23. Maritime lien.[3]

Jurisdiction

Before India gained Independence, under The Colonial Court of Admiralty Act, 1890, the High Court of Bombay, Madras and Calcutta were the only judicial authorities competent to deal with matters relating to Admiralty. Under the Admiralty Courts Act, 1861, the three presidency courts were vested with the same powers as that of the High Court of England.


However, after nearly 46 years of Independence, the Supreme Court in the year 1993 through the case of M.V. Elizabeth v. Harwan Investment & Trading Pvt. Ltd.[4] widened the scope of Admiralty Jurisdiction in India. The bench in this case opined that "The High Court in India are superior courts of record. They have original and appellate jurisdiction. They have inherent and plenary powers. Unless expressly or impliedly barred, and subject to the appellate or discretionary jurisdiction of this Court, the High Courts have unlimited jurisdiction, including the jurisdiction to determine their powers." Furthermore the court also went on to observe that since India is a common law country, the International Convention of the Arrest of Seagoing Ships, Brussels, 1952 can be applied to India to enforce the claims of maritime law against foreign ships; even though this international convention was not ratified by India.


Later on, through the case of M.V. Sea Success[5] the Apex Court observed that the principles of the 1999 Geneva Arrest Convention were also applicable for arresting a ship in India. The court was of the view that the principles set out in these Conventions are in compliance with the domestic laws and therefore by this decision, the Supreme Court has widened the scope of the jurisdiction of the Indian Admiralty Courts. Therefore through these cases the Supreme Court settled that even though the International Convention of the Arrest of Seagoing Ships, Brussels,1952, and the Geneva Arrest Convention, 1999 are not ratified in India, still they’ll be applicable and enforceable under the India Jurisdiction as they are in compliance with the domestic laws.


Now prior to the enactment of the Act the High Courts of Bombay and Calcutta were vested with pan India jurisdiction while the other High Courts of coastal states of India only had territorial jurisdiction. However with the enforcement of the Act the Bombay and Calcutta High Court seized to exercise pan India jurisdiction and the jurisdiction of each High Court of Coastal States of India was limited to only those vessels which were under the territorial waters of their respective coastal states.[6]


Procedure for Seeking Arrest of a Ship

  • The procedure for seeking arrest of a ship is initiated by filling a substantive suit by a party before a particular High Court under whose jurisdiction that ship remains at the time of initiation of such suit. The Claimant in such a suit is required to mention the detailed facts, the nature of the dispute, the particulars of the claim, etc., along with all the documents that supports his/her claim such as the original contract, type of vessel, document regarding payment, etc.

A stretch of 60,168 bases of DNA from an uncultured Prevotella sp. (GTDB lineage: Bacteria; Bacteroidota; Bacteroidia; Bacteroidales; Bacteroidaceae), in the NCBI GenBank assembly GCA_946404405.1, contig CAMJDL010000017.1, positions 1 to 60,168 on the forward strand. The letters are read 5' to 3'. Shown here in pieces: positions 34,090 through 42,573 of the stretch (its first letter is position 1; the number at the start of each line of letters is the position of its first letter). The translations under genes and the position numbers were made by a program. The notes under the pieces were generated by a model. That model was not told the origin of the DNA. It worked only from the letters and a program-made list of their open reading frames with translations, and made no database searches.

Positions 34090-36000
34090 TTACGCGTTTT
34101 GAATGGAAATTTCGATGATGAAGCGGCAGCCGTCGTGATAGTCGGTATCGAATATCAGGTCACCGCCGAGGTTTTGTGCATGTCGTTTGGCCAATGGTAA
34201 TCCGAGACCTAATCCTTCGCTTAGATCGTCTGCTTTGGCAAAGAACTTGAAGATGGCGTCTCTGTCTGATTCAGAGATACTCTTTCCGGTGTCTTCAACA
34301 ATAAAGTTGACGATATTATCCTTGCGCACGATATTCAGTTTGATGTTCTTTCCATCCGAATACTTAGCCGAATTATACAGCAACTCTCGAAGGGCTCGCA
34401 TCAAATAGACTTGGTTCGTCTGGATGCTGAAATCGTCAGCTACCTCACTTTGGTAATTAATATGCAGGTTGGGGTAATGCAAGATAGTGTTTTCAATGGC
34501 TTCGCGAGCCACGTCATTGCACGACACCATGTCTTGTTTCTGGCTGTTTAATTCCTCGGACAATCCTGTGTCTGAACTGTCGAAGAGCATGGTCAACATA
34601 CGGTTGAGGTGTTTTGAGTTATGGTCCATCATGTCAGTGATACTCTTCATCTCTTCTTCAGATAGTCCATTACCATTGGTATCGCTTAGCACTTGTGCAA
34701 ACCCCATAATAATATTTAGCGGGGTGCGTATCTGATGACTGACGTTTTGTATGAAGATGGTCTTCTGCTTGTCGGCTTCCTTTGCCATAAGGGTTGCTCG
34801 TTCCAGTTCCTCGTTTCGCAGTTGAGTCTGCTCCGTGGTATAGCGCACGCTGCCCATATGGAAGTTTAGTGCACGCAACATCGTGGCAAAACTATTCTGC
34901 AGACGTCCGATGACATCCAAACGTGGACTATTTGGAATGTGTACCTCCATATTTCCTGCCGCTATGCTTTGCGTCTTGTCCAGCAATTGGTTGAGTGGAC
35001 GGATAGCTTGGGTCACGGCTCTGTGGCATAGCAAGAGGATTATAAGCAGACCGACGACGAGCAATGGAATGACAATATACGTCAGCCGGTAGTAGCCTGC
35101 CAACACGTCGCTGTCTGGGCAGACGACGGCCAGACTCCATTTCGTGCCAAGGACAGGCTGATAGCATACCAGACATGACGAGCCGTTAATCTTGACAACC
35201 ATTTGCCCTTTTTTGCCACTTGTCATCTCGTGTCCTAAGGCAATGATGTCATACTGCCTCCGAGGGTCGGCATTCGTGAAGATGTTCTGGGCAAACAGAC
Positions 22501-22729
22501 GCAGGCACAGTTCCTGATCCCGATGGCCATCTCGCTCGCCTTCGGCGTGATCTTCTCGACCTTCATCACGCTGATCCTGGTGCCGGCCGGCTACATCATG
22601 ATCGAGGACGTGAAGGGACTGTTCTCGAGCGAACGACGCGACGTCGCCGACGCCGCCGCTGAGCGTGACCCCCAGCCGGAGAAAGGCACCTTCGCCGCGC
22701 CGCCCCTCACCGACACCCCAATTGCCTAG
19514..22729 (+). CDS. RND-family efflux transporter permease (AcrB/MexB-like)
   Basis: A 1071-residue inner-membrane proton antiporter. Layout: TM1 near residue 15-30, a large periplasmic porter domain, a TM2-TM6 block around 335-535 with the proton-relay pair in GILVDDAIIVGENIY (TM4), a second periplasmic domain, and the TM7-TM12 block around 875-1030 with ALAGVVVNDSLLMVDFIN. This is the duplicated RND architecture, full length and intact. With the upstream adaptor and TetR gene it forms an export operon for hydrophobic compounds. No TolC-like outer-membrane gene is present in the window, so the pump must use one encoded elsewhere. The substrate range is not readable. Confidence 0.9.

• Further, while filling the suits the claimant is required to pay the court fees which depends upon the amount of the claim and varies from court to court.

  • The claimant is also required to take an undertaking to pay the compensation in case of wrongful arrest. However this does not mean that the claimants are required to pay compensation every time the court sets aside the arrest, but only in those cases where the claimants are themselves at fault or are mala fide.

  • Once the aforementioned formalities are complied with and the suit is registered successfully with the High Court possessing the competent jurisdiction to entertain the same, the court hears the claimant and decides as to whether the vessel is to be arrested or not.

  • Once the court orders the arrest of the vessel, the judge will sign the order on the basis of which an Arrest Warrant will be issued by the Registry.

  • The Judge will then order the Court Bailiff to serve the Warrant of Arrest upon the vessel which is required to be arrested. The warrant is also required to be served to the customs and the port authorities requiring them not to allow the vessel to sail. [7]


What Happens after a Ship is Arrested?

After the Warrant of Arrest is served upon a vessel, there lies an obligation upon such vessel to appear through its owner and choose whether they want to settle the claims made against them or they want to challenge the order of arrest. If the owner decides to challenge the order of arrest, he has the following two options: -

  1. Opting to let his vessel sail by furnishing the security towards the claims of the claimant and then proceed to contest the arrest. In such a scenario if the court ultimately decides in favour of the claimant then the security furnished by the owner is used to settle the claims of the claimant.

  2. Meanwhile the second option is pretty straightforward wherein the owner challenges the arrest by keeping his vessel under arrest.[8]

Usually the owners opt for the first option because it allows the ship to carry on its operation without any delays. It has been rightly said that “A ship in port is safe. But that’s what not ships are built for”, this is the very reason why owners usually stay away from the second option as it results in inevitable delays in operation which consequently leads to heavy losses.


Concept of Sister Ship Arrest

Sister ship refers to a ship which is identical and of the same class with respect to the other ship. For example, one of the sister ships of RMS Titanic was HMHS Britannic. In Admiralty Law, a sister ship can be related to an offending ship in respect of which a maritime claim is initiated provided that the owner of the offending ship is a